Paparazzi Shakespeare: Ophelia’s Madness Revealed!

Author: Kevin J. Costa, Folger National Teacher Corps and teacher of English and Drama at McDonogh School, Owings Mills, MD 

Editor: Greta Brasgalla, Folger National Teacher Corps and Curriculum Specialist at El Dorado High School, El Paso, TX

Common Core Anchor Standards: R.3, R.10, W.3, W.6, W.9

Text: Hamlet, 4.5

Alternative Texts:

  1. Malvolio’s "mad" scene in Twelfth Night 3.4
  2. The scene following Duncan’s murder in Macbeth 2.3
  3. Leontes’s jealous rage in The Winter’s Tale 1.1
  4. Titus’s famous banquet scene in Titus Andronicus 5.3
  5. Caesar’s assassination in Julius Caesar 3.1

Lesson Overview

Students will examine Hamlet 4.5 through a variety of lenses: performance, social media, and writing. Students will analyze how social media uses urgency and emotional appeals to develop a story. Students will create short, powerful messages within a 140-character limit. Students will discover how news becomes universal by using targeted key words (hashtags).

Time: Three 45-minute class periods


  • Folger edition of Hamlet
  • Folger’s Video, “Ophelia and Madness
  • Digital cameras, video cameras, or smart phones
  • Twitter accounts - or you can use to imitate a Twitter feed
  • Computers with Internet access
  • Projector and screen or Smart Board
  • Video-editing software (widely available)

What To Do

Day One

  1. Watch "Ophelia and Madness" from Folger's Insider's Guide. This video will give your class a context for 4.5 without giving all of the details away.
  2. Have students put the following names in a hat, and have each student draw a name (this lesson is designed for 25 students, but you may adapt this to your numbers, doubling parts or multiplying roles as appropriate).
    1. Gertrude
    2. Gentleman
    3. Horatio
    4. Ophelia
    5. Claudius
    6. Messenger
    7. Laertes
    8. Laertes’s followers (3)
    9. Paparazzi Tweeters (3)
    10. Paparazzi Photographers (3)
    11. Lead writers (3)
    12. Television News Anchors (3)
    13. Camera people (3)
  3. Once everyone has his or her role:
    1. Actors should begin work on staging their scene by reading the scene, establishing entrances and exits, and establishing any set pieces or props needed. They do not have to memorize their scripts.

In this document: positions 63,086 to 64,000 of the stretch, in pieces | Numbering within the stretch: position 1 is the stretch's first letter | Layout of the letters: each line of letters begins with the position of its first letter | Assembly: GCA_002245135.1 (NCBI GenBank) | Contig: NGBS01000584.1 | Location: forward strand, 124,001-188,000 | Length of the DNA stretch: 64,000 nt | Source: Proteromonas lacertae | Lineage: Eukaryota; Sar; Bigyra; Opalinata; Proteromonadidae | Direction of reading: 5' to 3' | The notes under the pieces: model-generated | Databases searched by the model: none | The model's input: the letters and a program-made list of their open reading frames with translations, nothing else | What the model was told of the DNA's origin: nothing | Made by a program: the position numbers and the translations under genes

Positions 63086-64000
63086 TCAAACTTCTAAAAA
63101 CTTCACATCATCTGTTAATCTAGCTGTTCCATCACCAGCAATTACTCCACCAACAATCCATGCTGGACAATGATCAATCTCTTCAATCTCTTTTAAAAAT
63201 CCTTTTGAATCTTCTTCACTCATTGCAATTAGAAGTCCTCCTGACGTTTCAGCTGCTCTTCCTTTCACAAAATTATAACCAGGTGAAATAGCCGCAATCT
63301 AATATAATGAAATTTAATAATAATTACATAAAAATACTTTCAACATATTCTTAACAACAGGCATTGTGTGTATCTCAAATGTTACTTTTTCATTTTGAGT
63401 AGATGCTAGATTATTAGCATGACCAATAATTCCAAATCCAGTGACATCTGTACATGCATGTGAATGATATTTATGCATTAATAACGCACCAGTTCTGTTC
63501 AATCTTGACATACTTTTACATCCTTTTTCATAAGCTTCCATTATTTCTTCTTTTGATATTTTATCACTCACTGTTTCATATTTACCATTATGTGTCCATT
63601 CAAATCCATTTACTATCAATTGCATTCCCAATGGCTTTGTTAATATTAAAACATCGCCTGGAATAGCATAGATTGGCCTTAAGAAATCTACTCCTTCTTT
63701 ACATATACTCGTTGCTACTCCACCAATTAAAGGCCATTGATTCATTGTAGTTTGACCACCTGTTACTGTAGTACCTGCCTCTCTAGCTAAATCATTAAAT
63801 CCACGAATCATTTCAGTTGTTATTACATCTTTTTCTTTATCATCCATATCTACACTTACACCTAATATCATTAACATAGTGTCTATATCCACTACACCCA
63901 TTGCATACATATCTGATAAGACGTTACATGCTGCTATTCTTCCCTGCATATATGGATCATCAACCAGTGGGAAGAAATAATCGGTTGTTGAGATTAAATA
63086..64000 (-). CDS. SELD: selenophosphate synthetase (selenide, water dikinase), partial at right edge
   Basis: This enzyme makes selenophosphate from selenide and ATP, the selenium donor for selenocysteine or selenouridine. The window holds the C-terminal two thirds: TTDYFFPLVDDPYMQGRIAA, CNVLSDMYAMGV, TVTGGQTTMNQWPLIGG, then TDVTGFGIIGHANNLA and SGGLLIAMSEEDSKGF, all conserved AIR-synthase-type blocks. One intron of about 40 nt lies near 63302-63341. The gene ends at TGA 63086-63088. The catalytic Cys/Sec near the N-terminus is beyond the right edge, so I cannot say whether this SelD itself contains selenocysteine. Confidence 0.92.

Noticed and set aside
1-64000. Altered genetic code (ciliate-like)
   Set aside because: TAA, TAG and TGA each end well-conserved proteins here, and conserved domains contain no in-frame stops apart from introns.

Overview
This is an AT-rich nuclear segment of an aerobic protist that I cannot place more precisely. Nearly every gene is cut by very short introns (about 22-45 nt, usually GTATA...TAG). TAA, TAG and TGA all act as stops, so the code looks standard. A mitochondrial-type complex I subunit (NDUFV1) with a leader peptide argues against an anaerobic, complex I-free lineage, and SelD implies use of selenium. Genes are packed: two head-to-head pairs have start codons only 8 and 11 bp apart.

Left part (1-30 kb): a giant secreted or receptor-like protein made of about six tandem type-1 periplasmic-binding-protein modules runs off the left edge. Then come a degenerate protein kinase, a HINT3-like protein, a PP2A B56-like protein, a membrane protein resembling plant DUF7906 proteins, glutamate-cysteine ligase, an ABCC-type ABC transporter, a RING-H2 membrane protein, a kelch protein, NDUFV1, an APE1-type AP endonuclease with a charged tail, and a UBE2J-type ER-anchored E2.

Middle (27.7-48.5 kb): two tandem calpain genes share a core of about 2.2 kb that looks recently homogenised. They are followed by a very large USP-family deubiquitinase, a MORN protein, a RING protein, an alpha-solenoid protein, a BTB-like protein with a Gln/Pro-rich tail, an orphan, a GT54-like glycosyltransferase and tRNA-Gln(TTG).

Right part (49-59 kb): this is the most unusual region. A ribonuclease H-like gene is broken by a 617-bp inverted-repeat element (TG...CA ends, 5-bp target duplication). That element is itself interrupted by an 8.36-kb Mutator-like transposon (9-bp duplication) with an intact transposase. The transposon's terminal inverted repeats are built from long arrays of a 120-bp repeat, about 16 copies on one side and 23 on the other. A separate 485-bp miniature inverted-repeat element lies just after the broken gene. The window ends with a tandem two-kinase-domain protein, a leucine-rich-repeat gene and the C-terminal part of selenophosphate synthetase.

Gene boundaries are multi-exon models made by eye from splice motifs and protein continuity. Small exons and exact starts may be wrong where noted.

2. The Paparazzi should set up a specific Twitter hashtag to use for each of their networks. If Twitter is not allowed, students can still use a hashtag and “tweet” their 140-character observations using
    3. Lead writers, anchors, and camera people should invent a network based on what they know of TV news. They should establish what type of news they carry and the image they want for their network.

Day One Homework

  1. Actors should read through the scene and their parts making sure that they understand their words and relationships as best they can.
  2. The rest of the class should NOT read the scene for homework.
  3. Paparazzi photographers should establish with their networks a location to send photos (a private Facebook page or other photo sharing platform).
  4. The non-acting students should also all watch at least one news program that evening to refresh their memories of what broadcast news stories look and sound like. Ask them to take notes of key features they notice.

Day 2:  A Scandal at Elsinore!

  1. The class should begin right away:
    1. Actors should take their places
    2. Paparazzi Tweeters and photographers should “hide” in the place where the scene will occur
    3. Camera people and news anchors should be in another room to take notes.
  2. The scene should begin, and, as it unfolds, the Paparazzi should be live-tweeting the information they’re getting from the scene remembering to use the appointed hashtags. When they can, the paparazzi should quote directly from the scene.
  3. As the live tweets and photographs come in, the writers and camera people (they should work together) should be sifting through words and pictures to figure out what story they wish to broadcast. What will their lead be? How should events be organized in the story?
  4. This kind of real-time chaos should continue until the scene is over (it should take approximately 12 - 13 minutes for the scene to be played out).
  5. Once the scene is done, each network will now spend 25 - 30 minutes:

    1. Writing a 30-second spot (about 75 words max.)

    2. Rehearsing it for taping

    3. Taping the show.
  6. Each broadcast should

    1. Include at least two photographs in the spot

    2. Include at least one direct quote from any character in the scene

    3. Actors from the scene can be available for interview spots.
  7. The class should work to complete this video in the time allowed -- pressure to produce is part of the fun and engagement.

Day 3

On day three, each network should screen their videos. Students should fill out the assessment questions during and after the videos are screened.


Students answer the following questions and discuss them as a class.

  1. Which story was most accurate? Why?
  2. What details were correct, and which were not? Use the text to support your answer.
  3. Did the type of network make a difference in the way the story was viewed (TMZ-style vs CNN-style)
  4. Did each story have a photograph?
  5. Did each story quote at least once character?
  6. Which was your favorite story and why?
  7. Actors: were you portrayed accurately? Why or why not?